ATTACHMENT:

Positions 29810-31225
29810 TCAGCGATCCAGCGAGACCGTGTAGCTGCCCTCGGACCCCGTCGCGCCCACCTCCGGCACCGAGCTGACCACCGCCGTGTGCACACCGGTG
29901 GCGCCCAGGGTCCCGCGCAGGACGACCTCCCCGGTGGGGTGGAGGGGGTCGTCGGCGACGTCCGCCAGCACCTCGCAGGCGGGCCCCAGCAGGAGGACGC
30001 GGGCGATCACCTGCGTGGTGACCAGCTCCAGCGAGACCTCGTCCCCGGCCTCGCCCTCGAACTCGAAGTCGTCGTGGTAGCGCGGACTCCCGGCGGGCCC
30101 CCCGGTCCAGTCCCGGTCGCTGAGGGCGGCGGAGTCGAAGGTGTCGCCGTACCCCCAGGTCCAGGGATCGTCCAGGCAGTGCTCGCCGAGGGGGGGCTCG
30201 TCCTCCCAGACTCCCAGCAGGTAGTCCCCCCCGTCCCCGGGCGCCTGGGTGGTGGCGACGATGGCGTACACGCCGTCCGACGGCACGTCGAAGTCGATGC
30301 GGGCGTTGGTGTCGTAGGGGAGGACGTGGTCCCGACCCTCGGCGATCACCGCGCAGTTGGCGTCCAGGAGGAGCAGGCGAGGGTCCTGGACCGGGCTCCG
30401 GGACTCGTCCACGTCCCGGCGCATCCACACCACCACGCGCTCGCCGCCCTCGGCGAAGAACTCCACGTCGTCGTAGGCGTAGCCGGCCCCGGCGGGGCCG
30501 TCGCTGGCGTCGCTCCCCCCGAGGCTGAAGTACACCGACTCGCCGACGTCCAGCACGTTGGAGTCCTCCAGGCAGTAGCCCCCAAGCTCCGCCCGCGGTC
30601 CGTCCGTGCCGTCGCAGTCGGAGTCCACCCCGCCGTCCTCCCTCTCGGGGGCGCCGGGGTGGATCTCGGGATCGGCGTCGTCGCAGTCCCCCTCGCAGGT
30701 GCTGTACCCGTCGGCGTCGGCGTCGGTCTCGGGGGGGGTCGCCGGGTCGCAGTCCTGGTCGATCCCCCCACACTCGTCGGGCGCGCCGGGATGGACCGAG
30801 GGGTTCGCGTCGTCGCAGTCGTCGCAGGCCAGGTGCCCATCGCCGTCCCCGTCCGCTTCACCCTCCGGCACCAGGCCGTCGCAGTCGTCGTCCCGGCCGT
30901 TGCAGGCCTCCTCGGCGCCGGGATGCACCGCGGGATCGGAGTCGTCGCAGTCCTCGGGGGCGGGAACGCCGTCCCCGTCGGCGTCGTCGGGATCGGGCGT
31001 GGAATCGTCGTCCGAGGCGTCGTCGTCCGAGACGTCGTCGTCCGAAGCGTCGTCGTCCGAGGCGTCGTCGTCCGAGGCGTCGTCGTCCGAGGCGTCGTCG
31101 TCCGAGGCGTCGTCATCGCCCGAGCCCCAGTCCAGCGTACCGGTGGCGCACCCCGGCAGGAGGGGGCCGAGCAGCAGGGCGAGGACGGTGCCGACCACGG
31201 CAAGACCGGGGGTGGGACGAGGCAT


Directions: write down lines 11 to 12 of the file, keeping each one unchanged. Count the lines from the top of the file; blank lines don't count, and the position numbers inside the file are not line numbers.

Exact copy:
30701 GCTGTACCCGTCGGCGTCGGCGTCGGTCTCGGGGGGGGTCGCCGGGTCGCAGTCCTGGTCGATCCCCCCACACTCGTCGGGCGCGCCGGGATGGACCGAG
30801 GGGTTCGCGTCGTCGCAGTCGTCGCAGGCCAGGTGCCCATCGCCGTCCCCGTCCGCTTCACCCTCCGGCACCAGGCCGTCGCAGTCGTCGTCCCGGCCGT